Before Rouhani was elected, Tehran spoke with one voice through Khamenei and Ahmadinejad: neither are really politicians in the polished sense of the word and both used explosive rhetoric which led Iran further into isolation.
And then, Rouhani came along and the tone and content of the rhetoric changed: Rouhani is a polished politician and his agenda is to get Iran out of isolation and Iranians out of sanctions while Khamenei’s song remains the same.
In an earlier post, “What’s (Not) Changed Since 1979“, Rouhani was described as the driving force in changing Iran’s brand image while Khamenei maintains the status quo of the “product” that is Iran. Rouhani and Khamenei are definitely pulling in different directions and it seems inevitable that they will clash in the not too distant future.
The main question that remains is will Rouhani have, by then, enough power to stand up to the Supreme Leader or not.
Khamenei’s Voice of Revolution
Although Khamenei is quoted as saying that “holding absolute power is heresy in Islam”, he is very comfortable in his role of Supreme Leader who isn’t voted in by the Iranian people but chosen by a council of elders and holds supreme powers.
As far as Khamenei is concerned, criticizing the regime or the Islamic revolution is tantamount to sin and all criticizers, whether in Iran or outside of Iran, should be extinguished. He is much more focused on saving the “oppressed” in “Yemen, Palestine and Bahrain” (or wherever they may be) instead of dealing with his own regime’s oppression of Iranians.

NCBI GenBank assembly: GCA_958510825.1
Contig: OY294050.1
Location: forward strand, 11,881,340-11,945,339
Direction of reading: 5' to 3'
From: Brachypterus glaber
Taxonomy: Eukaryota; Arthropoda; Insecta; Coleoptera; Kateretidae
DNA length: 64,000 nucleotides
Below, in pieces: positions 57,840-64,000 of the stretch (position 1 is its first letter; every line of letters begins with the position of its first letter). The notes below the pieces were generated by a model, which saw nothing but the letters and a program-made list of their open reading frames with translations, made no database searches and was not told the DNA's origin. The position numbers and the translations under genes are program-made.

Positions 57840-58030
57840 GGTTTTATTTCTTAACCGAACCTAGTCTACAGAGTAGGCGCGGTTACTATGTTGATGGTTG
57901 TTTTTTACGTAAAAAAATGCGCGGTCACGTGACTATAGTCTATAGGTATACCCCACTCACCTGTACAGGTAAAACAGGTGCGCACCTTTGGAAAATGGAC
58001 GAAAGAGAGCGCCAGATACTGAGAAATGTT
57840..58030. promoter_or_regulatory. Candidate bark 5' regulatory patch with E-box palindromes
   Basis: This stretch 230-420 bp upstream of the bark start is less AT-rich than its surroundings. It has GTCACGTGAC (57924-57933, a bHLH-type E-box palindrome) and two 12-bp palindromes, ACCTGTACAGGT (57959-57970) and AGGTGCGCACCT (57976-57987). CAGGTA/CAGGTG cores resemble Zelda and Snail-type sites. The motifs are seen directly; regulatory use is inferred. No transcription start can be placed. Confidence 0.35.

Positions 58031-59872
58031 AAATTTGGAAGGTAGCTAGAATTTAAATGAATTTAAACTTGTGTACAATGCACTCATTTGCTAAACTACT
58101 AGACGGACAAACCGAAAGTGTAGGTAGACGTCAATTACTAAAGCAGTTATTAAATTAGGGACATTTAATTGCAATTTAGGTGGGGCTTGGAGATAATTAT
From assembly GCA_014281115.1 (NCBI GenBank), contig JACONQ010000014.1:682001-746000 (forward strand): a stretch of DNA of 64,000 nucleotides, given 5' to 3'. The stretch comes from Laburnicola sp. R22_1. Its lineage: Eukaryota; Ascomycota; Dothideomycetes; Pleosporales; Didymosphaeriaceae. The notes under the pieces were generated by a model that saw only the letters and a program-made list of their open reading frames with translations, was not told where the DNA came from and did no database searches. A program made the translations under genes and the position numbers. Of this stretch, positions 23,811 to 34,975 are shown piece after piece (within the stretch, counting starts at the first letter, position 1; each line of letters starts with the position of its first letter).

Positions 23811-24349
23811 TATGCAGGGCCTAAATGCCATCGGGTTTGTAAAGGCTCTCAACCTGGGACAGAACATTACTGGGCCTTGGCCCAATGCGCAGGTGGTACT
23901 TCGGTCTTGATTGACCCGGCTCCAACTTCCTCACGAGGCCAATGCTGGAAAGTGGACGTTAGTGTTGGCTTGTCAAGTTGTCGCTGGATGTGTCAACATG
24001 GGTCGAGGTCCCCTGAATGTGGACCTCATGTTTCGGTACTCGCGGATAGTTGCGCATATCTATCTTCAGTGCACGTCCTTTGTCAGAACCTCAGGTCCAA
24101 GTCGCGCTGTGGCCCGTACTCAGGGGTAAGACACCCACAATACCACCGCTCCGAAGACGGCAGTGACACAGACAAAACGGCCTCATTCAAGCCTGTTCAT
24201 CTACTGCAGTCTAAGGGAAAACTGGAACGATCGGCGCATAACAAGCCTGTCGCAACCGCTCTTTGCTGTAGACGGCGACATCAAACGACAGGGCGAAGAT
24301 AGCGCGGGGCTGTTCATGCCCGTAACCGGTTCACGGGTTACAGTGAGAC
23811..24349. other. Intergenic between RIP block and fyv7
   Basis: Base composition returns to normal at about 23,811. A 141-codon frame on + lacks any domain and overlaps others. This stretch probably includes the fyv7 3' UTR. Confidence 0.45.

In his mind, the US, along with all other “arrogant” powers, will remain the enemy, with or without any deal, since hating the US is a cornerstone of the revolutionary ideals. He is stuck in the past and wants to maintain the status quo without regard to the changes the Iranian people clamored for during the last presidential election. For him, it’s imperative to “take a revolutionary position in front of the enemy without fear“.
Khamenei’s fear of the West borders on paranoia but is also justified: He fears that the US wants to usurp the regime either through supporting Iranian opposition groups within and outside of Iran and through “cultural exchanges which could erode religious beliefs in Iranian society and ultimately undermine the influence of the Islamic system“. He is fearful of the West’s ability to “infiltrate into the country“, which is Tehran’s favorite method for “Exporting the Revolution” into neighboring countries.
As to the nuclear deal, Khamenei was upset that his red lies had been crossed (long-term limitations, unconventional inspections, limitations on enrichment, gradual lifting of sanctions, IAEA conditionality and limits of nuclear research) and he made it very clear that “whether this text (JCPOA) is approved or disapproved, no one will be allowed to harm the main principles of the (ruling) Islamic system“. In this stance, he is not surprisingly backed by IRGC chief Jafari who claimed that there is no validity to “any resolution that contradicts our country’s red line“.